On Tuesday, the 2019-2020 NHLPA Player Poll ranked the Chicago Blackhawks’ jersey the best in the NHL. The Hawks won by a wide margin of 28.25%, beating the Vegas Golden Knights and the Toronto Maple Leafs, who tied for second place with 6.83%; and the New York Rangers, who ranked third with 6.38%.
The Blackhawks’ jersey has continuously been ranked the best in past polls — not only in the NHL but in all of sports. The lore arguably occurred in the 1955-56 season, when the iconic Indian-head logo was enlarged and simplified. The circle and full team-name were removed for the first time in the franchise’s history, solely placing the Indian-head front and center. Other than slight variations of the facial features, the general logo, color-scheme and overall formula of the jersey (collars notwithstanding) would remain the same from 1955 until this very day.
It was no surprise to see two other original six franchises in the Toronto Maple Leafs and New York Rangers in the NHLPA Player Poll, but Vegas?
Many fans seem to love this jersey for reasons that quite honestly are elusive. Vegas’ crest is incredibly bland and is more reminiscent of a video game icon/avatar than anything else. Sometimes simplicity is good, but it can also backfire, as in the case of the Anaheim Ducks’ atrocious “flying frisbee” crests. With little inspiration or skill, both logos look like they could be drawn by an average high school art student. As far Vegas’ color scheme, it’s obvious the selection was heavily influenced by the popularity of Team North America’s World Cup of Hockey 2016 uniforms, which were released the year before Vegas’ inaugural season.
What separates the Blackhawks’ crest from others is both its overall simplicity, yet its complexity in detail. From the individual feathers, to the tomahawk design, to the striking facial features — every detail is accounted for, and each detail produces a beautiful symmetry that flows within the entire crest. Everything is perfectly balanced, including the color scheme, which is vibrant (unlike Vegas’ boring dark-gray scheme) and remarkably vast. If there is a “pop” factor when it comes to jerseys, nothing comes close to the Blackhawks’ sweater.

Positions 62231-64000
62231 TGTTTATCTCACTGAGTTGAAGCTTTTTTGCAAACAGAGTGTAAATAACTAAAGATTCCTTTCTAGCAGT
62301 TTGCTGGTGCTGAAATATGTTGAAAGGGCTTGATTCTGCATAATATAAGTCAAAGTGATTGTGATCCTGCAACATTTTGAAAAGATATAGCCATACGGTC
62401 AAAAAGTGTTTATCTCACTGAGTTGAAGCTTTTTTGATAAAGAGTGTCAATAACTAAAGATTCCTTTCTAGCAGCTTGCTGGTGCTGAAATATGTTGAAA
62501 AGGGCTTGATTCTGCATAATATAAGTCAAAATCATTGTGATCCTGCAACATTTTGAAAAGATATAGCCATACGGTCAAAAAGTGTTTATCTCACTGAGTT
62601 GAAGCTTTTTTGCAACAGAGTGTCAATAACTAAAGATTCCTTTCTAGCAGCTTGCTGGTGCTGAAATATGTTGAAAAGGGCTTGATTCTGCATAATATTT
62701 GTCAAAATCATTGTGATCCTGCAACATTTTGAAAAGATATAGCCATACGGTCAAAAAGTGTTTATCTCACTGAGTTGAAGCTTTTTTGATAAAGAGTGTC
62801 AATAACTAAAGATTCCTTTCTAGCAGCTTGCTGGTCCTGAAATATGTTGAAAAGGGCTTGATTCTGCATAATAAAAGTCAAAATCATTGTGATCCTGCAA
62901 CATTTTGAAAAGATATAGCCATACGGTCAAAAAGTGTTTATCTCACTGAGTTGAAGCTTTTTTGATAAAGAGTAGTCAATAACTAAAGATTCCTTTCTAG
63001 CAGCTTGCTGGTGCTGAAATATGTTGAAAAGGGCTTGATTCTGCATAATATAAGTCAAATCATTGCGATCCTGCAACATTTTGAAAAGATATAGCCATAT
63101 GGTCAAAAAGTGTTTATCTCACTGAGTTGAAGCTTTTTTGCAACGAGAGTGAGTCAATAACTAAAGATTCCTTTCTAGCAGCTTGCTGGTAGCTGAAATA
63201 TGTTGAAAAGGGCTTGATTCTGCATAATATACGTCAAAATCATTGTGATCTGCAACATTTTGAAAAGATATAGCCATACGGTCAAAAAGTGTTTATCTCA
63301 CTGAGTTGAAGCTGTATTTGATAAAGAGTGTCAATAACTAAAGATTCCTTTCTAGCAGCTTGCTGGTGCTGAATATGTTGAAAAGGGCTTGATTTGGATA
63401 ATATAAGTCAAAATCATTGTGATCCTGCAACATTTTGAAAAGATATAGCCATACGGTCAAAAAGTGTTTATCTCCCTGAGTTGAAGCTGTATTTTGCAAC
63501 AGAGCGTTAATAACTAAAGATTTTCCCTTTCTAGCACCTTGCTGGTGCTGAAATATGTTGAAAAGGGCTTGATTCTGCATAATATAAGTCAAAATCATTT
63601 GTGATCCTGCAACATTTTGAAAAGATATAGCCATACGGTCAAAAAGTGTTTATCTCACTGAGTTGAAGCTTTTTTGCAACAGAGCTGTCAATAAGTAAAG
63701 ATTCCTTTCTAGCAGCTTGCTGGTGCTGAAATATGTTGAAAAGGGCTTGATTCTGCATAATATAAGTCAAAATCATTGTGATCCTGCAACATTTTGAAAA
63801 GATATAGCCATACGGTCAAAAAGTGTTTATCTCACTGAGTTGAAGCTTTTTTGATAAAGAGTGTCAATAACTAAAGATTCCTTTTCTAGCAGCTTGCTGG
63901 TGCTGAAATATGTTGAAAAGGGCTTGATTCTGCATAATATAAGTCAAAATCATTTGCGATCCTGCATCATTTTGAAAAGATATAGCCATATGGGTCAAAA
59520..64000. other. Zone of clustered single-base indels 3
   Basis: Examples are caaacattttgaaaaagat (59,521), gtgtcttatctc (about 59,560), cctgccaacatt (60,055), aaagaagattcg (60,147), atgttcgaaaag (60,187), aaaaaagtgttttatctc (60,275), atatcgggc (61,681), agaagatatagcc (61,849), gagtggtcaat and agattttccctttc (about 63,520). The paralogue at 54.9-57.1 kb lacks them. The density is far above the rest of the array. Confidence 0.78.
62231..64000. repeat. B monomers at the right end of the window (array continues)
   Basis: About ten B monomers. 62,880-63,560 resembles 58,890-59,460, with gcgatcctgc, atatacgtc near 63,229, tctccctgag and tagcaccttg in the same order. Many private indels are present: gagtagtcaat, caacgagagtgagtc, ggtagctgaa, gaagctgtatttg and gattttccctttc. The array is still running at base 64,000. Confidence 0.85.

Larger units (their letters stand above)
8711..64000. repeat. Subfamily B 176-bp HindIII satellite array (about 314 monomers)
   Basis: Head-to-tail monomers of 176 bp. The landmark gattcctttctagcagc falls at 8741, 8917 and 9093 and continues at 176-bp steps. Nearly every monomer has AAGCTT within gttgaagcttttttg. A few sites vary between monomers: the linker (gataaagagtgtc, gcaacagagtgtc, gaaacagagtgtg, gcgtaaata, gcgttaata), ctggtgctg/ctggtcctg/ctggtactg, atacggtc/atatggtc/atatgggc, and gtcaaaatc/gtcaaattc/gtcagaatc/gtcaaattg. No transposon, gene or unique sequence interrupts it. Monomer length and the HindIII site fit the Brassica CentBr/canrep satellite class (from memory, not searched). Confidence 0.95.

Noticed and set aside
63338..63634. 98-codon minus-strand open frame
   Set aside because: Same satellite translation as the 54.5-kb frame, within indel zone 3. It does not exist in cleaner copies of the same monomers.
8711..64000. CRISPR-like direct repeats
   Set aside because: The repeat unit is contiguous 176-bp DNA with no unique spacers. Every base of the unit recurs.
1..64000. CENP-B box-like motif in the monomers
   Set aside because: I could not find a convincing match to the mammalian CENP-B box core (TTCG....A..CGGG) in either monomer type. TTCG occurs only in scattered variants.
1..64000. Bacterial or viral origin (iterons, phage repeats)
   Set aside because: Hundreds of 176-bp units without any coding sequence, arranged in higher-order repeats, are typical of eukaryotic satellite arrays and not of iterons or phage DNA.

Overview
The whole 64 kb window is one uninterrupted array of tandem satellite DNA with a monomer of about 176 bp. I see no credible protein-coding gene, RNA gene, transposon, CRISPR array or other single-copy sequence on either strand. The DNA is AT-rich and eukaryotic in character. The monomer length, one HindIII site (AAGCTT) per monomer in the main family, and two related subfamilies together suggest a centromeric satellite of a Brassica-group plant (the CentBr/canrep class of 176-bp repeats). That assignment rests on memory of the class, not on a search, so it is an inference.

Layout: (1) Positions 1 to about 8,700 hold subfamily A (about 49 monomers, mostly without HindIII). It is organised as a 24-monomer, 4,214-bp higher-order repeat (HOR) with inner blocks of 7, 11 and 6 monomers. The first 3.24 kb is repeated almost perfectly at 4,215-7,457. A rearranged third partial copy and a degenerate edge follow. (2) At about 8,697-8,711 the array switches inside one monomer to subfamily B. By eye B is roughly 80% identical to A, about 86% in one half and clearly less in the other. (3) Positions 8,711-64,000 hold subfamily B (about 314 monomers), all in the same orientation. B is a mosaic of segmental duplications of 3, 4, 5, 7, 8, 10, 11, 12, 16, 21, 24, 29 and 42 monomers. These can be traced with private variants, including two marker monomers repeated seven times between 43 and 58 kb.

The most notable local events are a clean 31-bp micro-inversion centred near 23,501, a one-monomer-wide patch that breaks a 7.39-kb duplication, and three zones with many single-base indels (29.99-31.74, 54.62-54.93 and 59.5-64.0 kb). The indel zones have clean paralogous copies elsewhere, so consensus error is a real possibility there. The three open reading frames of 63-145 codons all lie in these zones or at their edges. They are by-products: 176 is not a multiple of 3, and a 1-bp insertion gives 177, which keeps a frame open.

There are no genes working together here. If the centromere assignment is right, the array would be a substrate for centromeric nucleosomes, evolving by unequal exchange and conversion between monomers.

Of course, the Blackhawks’ logo has been open to criticism in recent years — not so much artistically, but politically and culturally. For a logo that has remained practically unchanged since 1955, perhaps it should be expected, especially in today’s politically correct climate. Some believe it is culturally inappropriate to use the Indian-head crest, likening its use to that of the Washington Redskins and the Cleveland Indians. Washington’s logo, however, represents the term “redskin,” which in itself is considered a racial slur; and Cleveland’s logo was in the style of a fictional satirical caricature.
Today’s Blackhawks’ crest falls under neither category. It is not an offensive stereotype of a particular race; it is a representation of honor, reverence and courage. Not only is the crest and team-name a tribute to founder Maj. Frederic McLaughlin’s WWI army unit (the 86th Infantry, or “Black Hawk” Division), they are both eponymous to an actual historical figure in the state of Illinois in Chief Black Hawk (after whom McLaughlin’s army division was named)– not a generalized caricature.
“Best Jersey” was the only category in the NHLPA Poll in which the Blackhawks were represented.